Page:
HPU | Oceanic Institute: Protecting Our Coral Reefs

Protecting Our Coral Reefs

Color change exhibited by Yellow Tang (Zebrasoma flavescens) during metamorphosis from larvae to settled juveniles.

Hawaii is home to 80% of all coral reefs in the United States and they are valued at $33 billion, underscoring the urgency to protect and conserve this valuable resource. In addition to their importance for tourism and recreation, and their value in maintaining global biodiversity, Hawaii’s reefs are a source of livelihood for local fisherman. The aquarium fish industry was one of the most valuable near-shore fisheries in Hawaii, with 280,000 Yellow Tang (Zebrasoma flavescens) collected annually from the reefs off the Kona coast in Hawaii.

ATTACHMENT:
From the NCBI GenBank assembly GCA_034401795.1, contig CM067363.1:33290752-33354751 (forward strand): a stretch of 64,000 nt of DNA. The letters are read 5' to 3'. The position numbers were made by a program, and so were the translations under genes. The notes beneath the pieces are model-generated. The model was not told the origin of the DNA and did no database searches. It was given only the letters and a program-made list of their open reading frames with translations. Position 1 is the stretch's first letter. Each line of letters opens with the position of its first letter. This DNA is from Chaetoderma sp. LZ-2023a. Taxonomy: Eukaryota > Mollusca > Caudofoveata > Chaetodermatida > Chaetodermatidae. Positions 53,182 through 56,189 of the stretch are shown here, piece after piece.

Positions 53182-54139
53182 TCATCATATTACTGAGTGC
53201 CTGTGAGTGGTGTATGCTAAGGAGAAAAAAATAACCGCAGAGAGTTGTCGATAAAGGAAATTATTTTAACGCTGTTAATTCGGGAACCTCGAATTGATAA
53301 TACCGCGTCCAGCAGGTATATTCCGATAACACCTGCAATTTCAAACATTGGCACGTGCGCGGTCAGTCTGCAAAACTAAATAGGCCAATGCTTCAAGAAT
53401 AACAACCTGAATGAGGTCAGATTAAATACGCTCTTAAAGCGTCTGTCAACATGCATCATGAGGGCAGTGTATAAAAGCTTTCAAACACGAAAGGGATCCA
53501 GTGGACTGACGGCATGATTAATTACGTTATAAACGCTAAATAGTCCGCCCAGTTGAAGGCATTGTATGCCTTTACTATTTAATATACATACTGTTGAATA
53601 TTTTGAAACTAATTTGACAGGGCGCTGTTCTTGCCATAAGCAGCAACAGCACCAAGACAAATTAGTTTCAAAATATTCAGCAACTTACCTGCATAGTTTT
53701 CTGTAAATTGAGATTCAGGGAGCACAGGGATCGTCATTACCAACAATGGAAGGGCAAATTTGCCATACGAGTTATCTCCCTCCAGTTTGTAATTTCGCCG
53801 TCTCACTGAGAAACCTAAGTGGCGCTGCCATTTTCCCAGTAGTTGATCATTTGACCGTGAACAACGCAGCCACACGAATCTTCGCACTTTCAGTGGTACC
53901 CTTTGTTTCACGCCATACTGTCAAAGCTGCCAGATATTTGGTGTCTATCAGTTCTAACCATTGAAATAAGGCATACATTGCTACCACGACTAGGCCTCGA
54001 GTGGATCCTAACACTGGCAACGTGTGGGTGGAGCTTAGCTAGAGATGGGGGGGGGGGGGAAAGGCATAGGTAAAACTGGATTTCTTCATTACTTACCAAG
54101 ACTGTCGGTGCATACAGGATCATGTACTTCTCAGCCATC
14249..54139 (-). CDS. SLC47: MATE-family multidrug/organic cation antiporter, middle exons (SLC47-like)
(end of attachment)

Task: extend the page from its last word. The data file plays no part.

Currently, the global marine ornamental trade relies almost exclusively on wild-caught fish. However, collection of reef fish in Hawaii for the aquarium trade recently was banned, pending environmental review. To address this challenge, OI scientists achieved the first-ever successful cultivation of captive-bred Yellow Tang and is working with industry partners to commercialize this technology. OI’s ability to produce captive-reared coral reef fish provides aquarium hobbyists with a sustainable alternative to wild-caught fish and reduces fishing pressure on sensitive coral reefs.

A population of captive Yellow Tang broodstock feeding on seaweed at Oceanic Institute.

Yellow Tang Aquarium